You must use your judgement to navigate the treacherous terrain of early 19th century polite society. Which paths will you take, which romantic overtures accept and decline, whom will you visit and whom avoid? After every few pages of largely loyal prose, Webster throws up a fork in Austen’s plot and allows you to embark on a course of your choosing, thus altering the destiny of Miss Bennet and her acquaintances. 

To zing things up a little, characters from other Austen novels wander into the Pride and Prejudice story and get involved in the action — like the fond daydream of a dozing postmodernist literature professor. 

“Your mission,” Webster elaborates, “is to marry both prudently and for love, eluding undesirable suitors and avoiding family scandals which would almost certainly ruin any hope of a financially advantageous marriage for you or any of your sisters.” Regrettably, the interactivity principle doesn’t allow you to refuse this modest mission in favour of, say, taking Elizabeth off to Westminster to preempt the suffragette movement, perhaps while attending university and going outdoors without a male companion. 

No, you must remain unassuming and proper and covered at the ankles, that you may attract a gentleman of a good few thousand pounds annually — and then? Reader, you marry him. Webster’s running commentary curbs any more radical life plans. When, in a subplot imported from Mansfield Park, you decline to perform in an amateur production, Webster congratulates your modesty. “There is nothing more immoral than a woman on the stage,” she writes, rather giving genocide, rape and third-world famine an unfair hearing. “Collect ten intelligence points for your superior sense of decorum.” Yes, fair maiden, you are awarded points for your ladylike judgement and for correctly answering questions on embroidery and needlework.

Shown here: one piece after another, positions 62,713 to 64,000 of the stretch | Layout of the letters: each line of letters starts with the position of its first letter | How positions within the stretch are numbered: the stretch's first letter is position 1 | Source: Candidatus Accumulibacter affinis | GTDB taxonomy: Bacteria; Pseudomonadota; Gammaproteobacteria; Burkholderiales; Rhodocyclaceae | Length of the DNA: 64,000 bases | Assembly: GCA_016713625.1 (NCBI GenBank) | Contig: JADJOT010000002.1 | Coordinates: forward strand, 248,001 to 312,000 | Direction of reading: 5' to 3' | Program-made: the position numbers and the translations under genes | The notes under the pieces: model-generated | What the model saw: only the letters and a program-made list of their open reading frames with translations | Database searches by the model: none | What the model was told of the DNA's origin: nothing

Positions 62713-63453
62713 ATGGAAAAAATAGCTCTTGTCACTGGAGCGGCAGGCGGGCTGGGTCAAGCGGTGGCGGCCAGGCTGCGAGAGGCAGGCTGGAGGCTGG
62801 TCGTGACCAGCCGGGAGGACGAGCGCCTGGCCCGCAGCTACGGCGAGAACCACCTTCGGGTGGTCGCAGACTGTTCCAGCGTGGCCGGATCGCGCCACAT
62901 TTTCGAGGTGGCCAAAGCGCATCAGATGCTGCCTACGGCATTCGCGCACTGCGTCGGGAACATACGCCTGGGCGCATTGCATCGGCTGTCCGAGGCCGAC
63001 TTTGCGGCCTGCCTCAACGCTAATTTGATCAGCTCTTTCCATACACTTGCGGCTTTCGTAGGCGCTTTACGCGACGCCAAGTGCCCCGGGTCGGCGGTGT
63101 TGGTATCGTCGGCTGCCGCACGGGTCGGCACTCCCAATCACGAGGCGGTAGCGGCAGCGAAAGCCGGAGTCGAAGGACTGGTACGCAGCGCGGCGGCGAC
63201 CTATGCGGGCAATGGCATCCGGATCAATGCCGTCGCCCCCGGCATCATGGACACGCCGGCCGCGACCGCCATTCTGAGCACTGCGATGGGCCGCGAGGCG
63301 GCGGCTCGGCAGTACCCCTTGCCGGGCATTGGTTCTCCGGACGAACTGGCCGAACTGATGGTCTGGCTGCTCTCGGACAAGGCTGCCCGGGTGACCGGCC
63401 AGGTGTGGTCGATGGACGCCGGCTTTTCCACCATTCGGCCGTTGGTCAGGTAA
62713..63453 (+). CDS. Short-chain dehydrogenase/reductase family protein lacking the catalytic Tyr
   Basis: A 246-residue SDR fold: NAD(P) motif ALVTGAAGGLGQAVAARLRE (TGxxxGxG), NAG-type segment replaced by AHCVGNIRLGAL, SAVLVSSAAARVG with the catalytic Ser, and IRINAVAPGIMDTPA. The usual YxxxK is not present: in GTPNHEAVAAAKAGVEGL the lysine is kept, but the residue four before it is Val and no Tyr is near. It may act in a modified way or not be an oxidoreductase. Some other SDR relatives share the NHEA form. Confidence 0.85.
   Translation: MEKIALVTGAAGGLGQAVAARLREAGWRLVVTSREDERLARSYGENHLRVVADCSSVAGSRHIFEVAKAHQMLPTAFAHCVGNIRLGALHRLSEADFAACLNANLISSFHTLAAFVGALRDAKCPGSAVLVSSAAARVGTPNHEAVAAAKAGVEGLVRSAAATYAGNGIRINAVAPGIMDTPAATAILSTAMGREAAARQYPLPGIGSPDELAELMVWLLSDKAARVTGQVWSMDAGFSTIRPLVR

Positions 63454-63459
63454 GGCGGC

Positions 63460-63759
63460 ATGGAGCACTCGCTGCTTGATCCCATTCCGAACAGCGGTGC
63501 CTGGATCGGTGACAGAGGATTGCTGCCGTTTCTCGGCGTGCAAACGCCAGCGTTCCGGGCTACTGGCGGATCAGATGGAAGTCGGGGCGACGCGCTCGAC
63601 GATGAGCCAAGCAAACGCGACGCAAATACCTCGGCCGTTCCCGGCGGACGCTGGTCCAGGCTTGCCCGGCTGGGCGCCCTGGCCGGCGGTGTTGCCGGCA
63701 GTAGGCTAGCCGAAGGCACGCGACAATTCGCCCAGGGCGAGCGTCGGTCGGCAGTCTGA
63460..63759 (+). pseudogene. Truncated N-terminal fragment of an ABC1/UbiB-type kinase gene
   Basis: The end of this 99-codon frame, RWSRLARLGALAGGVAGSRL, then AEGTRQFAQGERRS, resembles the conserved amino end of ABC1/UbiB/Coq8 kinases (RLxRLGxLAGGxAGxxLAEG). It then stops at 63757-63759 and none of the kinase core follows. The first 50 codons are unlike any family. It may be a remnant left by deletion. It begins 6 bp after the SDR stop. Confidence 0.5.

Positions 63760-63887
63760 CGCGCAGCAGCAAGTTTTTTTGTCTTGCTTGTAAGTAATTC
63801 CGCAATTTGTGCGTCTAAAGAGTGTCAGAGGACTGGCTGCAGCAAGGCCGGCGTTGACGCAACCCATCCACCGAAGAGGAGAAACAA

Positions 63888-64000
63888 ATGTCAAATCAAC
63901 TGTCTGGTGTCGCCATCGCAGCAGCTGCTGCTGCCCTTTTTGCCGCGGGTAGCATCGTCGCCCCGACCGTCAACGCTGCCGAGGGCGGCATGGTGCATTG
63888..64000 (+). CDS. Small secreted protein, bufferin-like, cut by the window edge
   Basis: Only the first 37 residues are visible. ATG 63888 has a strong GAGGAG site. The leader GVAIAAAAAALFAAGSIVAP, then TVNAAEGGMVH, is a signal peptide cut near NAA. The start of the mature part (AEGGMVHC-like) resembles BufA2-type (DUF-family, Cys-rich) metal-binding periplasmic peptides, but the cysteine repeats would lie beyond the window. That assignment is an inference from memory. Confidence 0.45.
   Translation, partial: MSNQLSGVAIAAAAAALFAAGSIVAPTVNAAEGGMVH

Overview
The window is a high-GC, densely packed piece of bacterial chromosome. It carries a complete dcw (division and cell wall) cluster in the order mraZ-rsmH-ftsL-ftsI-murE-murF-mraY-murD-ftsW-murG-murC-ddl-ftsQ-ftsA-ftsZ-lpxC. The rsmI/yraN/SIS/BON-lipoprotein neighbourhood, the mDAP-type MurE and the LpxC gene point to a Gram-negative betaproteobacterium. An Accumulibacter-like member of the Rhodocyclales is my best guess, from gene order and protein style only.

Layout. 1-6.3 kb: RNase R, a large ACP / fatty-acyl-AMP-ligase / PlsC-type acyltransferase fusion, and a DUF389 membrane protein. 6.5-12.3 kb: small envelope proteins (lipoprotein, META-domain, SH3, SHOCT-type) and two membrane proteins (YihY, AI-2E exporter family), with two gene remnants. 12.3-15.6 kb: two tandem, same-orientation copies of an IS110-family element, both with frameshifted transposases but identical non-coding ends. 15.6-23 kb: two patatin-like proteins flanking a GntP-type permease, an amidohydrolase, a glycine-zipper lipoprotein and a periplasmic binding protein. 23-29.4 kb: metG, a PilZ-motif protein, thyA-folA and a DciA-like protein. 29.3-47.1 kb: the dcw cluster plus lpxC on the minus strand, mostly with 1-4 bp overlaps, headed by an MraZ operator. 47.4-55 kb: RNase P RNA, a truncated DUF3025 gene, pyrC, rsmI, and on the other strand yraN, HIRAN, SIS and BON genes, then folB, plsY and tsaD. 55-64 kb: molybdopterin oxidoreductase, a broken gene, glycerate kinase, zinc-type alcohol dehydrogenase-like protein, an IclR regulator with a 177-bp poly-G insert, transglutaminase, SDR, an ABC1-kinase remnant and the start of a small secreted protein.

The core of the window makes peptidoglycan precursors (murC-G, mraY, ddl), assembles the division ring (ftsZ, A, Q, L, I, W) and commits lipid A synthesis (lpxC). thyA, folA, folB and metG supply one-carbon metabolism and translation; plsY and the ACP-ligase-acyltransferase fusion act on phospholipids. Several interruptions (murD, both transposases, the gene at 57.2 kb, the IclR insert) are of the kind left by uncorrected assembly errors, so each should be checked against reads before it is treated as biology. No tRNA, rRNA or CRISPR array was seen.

There is little irony to be detected in Webster’s counsel. You get the feeling she has come down with literary Stockholm syndrome — so giddy to rearrange the pieces on Austen’s chessboard that her critical distance takes its leave. 

Her last-minute inclusion of the option to decline marriage in favour of authoring sardonic novels on the vicissitudes of hubby-hunting seems promising — until it directs you back to page one, locking you eternally in this Goldberg trap of premodern gender roles. This is more than a denial of feminism: it is the repudiation of intelligence. 

The book is nakedly pitched at the post-Bridget Jones market and could be successful, if only as a Christmas stocking filler. That is by no means a shameful ambition, but it does feel like a waste. Webster’s knowledge of Austen reaches beyond that of an opportunist writer out to shift books. The skill with which she introduces other Austen characters into Elizabeth’s story marks an adept writer with a hardy grasp of her subject’s canon. i sense — and I could be wrong — that Webster has another, better Austen title in her, one that demands her understanding and appreciation of the author. 

What a pity, then, that she has chosen to reduce some of the greatest novels in English literature to a middle-market offering of erudite froth. 

Originally published in the Herald. Feature image © Thalita Carvalho by Creative Commons 2.0.